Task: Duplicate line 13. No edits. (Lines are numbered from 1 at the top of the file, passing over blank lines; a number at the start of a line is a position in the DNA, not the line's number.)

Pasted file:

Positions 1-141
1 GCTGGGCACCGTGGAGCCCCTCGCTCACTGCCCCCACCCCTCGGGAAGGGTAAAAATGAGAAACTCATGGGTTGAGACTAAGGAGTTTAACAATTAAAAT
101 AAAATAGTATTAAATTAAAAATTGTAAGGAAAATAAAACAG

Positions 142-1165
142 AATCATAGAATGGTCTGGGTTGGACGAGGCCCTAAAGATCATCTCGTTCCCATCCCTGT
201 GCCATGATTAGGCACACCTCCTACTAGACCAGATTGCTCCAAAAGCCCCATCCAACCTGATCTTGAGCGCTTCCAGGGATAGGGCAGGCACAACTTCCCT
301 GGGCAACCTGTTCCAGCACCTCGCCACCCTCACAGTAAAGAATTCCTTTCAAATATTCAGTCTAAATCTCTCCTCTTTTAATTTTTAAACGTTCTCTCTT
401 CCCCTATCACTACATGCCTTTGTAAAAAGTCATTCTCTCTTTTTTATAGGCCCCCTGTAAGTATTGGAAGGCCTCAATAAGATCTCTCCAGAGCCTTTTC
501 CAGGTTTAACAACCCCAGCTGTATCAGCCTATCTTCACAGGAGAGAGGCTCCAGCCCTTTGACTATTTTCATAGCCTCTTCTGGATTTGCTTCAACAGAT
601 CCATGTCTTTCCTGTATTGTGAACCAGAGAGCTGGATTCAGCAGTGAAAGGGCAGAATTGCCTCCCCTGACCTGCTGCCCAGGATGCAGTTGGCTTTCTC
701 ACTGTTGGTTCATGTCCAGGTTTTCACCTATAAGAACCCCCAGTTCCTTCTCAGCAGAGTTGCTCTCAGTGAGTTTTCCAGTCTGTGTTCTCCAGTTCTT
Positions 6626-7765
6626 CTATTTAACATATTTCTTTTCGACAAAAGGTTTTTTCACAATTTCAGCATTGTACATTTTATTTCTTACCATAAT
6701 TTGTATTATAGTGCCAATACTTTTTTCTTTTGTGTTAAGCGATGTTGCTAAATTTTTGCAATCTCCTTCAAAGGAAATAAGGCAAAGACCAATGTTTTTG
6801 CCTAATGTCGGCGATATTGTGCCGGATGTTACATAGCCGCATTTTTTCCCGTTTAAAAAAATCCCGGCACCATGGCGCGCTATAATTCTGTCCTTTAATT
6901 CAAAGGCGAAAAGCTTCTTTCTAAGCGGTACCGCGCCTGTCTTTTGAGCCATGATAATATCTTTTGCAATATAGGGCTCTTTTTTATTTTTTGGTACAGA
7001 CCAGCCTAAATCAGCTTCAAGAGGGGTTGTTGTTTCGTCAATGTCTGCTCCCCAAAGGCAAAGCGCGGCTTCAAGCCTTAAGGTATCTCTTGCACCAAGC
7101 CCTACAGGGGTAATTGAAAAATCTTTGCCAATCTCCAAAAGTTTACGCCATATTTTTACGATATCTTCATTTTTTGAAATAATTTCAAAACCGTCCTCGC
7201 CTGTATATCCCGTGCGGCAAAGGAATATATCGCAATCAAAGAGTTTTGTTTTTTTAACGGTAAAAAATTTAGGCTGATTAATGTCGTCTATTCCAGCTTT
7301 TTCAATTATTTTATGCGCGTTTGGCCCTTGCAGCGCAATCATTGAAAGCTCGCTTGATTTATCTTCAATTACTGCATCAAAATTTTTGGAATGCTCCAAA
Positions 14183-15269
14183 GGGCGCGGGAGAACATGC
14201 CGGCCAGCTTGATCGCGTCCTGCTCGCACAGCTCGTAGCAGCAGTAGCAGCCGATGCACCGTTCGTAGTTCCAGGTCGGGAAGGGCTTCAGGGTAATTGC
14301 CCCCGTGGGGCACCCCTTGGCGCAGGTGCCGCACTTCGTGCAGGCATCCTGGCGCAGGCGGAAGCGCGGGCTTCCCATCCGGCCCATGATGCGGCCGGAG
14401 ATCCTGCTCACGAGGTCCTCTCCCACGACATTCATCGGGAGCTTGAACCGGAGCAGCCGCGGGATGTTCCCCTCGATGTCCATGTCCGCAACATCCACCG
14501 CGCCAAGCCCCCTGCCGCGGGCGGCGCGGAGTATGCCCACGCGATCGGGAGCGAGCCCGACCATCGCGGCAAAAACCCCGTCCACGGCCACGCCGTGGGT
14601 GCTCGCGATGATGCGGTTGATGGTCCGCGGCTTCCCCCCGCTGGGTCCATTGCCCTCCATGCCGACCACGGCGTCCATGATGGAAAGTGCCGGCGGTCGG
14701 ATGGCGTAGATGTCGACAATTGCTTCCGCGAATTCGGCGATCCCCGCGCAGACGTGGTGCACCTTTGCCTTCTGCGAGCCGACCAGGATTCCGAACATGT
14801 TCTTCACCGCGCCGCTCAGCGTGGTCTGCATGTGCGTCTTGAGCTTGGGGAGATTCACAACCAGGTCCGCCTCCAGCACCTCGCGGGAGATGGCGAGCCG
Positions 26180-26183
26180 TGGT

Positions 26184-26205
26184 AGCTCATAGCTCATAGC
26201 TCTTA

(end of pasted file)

6626 CTATTTAACATATTTCTTTTCGACAAAAGGTTTTTTCACAATTTCAGCATTGTACATTTTATTTCTTACCATAAT